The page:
In a grandly rotting Palm Beach mansion, one covered with ancient mossy vines (not just on the outside — on the inside), a young man and a young woman clasp hands, stare at each other with deep meaning, and dance. As they step and glide through the ghostly decrepit room, flirtation is transformed into desire, and desire into dreams. This, you see, is no ordinary pas de deux, no accidental dance. For it is the destiny of this particular young couple to…what? To fall in love? Not quite. To part ways and wish they had fallen in love? Not exactly. Let’s just say that it’s their destiny to be…destined.
The young man, an artist raised in a fishing village along Florida’s Gulf Coast, had a boyhood encounter with fate in the form of an escaped prisoner (Robert De Niro) to whom he was kinder than he needed to be. Now it’s the 1980s, and he is about to be plucked from obscurity and given a chance to showcase his lyrical, heart’s-eye drawings at a famous Manhattan gallery. The young woman, too, is destined to journey to New York City. Only there, you see, can she become truly fabulous, wearing dazzling clothes, meeting rich men, and continuing her ambiguous dance of desire with the young artiste. Love, if not exactly for sale, now comes at quite a price.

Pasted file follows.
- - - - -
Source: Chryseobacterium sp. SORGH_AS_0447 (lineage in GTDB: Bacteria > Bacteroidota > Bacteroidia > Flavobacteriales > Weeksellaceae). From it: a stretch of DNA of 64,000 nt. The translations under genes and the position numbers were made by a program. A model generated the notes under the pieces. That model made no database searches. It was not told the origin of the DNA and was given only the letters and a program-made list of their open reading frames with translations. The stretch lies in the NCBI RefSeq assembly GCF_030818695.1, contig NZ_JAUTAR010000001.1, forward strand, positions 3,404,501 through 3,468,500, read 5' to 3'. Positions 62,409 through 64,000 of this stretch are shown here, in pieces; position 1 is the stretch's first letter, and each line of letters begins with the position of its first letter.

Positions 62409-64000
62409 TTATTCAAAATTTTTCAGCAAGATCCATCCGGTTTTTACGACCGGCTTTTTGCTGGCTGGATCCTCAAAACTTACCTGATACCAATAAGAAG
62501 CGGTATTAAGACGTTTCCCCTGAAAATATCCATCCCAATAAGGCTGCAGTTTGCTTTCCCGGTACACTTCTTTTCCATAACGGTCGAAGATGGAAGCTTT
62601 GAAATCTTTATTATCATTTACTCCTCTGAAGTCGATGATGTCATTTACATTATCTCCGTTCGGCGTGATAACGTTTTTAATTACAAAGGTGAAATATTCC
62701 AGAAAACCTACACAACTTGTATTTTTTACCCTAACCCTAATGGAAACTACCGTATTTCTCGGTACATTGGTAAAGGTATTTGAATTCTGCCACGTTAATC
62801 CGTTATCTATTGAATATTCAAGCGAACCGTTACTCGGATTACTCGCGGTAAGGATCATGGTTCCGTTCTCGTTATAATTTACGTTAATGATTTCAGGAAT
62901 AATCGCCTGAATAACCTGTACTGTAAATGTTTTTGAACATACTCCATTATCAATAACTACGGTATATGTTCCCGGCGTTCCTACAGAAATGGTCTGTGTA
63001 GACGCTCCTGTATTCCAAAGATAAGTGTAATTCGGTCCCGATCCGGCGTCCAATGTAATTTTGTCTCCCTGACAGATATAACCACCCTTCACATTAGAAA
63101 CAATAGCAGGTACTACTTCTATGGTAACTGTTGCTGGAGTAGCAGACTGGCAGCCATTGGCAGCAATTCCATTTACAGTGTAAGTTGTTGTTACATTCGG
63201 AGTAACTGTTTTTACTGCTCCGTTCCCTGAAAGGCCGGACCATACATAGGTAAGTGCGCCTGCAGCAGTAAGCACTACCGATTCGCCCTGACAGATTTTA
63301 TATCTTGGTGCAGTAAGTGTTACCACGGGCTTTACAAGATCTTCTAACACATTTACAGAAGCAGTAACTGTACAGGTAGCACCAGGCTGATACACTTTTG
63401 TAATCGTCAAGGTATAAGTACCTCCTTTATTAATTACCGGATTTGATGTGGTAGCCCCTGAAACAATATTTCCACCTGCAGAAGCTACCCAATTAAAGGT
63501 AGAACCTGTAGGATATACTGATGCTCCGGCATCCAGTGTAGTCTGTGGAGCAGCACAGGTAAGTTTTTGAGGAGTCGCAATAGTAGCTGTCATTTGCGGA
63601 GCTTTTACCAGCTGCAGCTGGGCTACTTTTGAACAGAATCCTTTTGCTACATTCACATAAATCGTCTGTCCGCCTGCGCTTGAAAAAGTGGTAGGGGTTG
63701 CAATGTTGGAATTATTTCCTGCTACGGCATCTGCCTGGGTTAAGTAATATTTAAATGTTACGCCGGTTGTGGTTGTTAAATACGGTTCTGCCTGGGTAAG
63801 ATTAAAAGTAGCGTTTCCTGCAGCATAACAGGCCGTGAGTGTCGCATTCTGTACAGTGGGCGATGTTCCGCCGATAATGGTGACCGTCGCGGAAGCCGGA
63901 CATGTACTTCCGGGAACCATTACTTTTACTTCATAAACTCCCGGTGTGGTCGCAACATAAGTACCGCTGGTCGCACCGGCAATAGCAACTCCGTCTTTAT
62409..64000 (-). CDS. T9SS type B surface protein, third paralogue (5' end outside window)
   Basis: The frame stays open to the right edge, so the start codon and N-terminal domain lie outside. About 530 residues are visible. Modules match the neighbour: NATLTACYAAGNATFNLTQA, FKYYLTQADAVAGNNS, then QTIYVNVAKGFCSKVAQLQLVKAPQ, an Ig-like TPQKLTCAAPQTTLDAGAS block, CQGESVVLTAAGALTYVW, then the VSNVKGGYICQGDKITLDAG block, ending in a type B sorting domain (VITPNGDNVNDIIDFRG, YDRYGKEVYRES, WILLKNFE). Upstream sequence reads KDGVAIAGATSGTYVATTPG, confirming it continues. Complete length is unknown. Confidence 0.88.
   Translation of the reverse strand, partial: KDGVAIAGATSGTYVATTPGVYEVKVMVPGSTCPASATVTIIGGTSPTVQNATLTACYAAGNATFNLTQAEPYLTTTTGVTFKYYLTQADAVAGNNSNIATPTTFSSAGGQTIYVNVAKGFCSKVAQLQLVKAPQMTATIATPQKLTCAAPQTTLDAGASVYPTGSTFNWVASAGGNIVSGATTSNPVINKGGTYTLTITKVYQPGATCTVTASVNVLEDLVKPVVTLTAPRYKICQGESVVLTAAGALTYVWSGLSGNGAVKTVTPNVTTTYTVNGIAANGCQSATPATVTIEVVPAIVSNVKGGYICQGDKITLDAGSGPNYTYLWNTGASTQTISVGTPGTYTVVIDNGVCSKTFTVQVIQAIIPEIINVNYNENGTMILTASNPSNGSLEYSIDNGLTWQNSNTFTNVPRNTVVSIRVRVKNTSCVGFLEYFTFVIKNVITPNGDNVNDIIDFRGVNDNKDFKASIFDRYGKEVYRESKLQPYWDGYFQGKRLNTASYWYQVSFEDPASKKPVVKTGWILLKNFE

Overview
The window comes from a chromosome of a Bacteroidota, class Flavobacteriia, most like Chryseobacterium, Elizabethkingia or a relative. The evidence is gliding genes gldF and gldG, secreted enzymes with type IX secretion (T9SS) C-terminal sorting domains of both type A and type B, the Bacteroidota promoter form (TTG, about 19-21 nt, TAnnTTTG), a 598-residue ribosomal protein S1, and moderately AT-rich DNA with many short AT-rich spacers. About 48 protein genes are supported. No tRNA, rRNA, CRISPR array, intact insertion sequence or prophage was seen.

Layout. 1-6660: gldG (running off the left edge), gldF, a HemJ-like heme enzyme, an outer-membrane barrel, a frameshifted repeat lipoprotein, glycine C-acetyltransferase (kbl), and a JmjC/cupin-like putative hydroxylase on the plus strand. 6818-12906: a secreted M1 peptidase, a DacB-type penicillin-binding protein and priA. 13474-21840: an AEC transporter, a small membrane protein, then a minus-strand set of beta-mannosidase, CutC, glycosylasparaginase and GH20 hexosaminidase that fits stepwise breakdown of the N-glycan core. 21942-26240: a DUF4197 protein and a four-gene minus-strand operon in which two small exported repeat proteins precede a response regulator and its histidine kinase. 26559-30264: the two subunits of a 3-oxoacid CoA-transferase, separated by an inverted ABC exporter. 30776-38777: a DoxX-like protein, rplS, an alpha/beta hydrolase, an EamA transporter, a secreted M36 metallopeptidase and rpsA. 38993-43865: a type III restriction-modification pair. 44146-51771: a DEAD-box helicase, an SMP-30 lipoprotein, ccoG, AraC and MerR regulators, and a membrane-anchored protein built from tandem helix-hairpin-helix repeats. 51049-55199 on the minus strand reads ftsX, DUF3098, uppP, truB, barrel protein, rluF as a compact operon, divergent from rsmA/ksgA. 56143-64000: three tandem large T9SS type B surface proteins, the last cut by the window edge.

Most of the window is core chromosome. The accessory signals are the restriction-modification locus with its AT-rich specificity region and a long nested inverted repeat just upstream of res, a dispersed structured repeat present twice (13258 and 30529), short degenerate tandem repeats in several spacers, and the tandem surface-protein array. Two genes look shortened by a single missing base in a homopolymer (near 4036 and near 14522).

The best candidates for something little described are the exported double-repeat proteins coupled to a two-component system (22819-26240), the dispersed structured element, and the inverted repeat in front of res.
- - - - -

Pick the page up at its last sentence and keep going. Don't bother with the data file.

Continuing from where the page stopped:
Great Expectations (Twentieth Century Fox) is a fractured folly of extravagant art gestures, a Hollywood-cocktail-party version of literary updating. In virtually every scene, the movie declares its lofty intentions. It wants to be about the impossibility of love, about the siren song of visual beauty, about the call of ambition and, of course, destiny. What it isn’t about is characters who appear to be occupying a planet remotely like to the one you and I are stuck on. Directed by Alfonso Cuarón (A Little Princess), from a very loose adaptation of the Charles Dickens novel (the screenplay is by Mitch Glazer, who also modernized Dickens in the script he cowrote for Scrooged), Great Expectations, in the wake of William Shakespeare’s Romeo & Juliet, is proof that if you try repackaging the classics for the youth market in an era of MTV dislocation, what you get, in essence, is postmodern Cliffs Notes with an alt-rock soundtrack.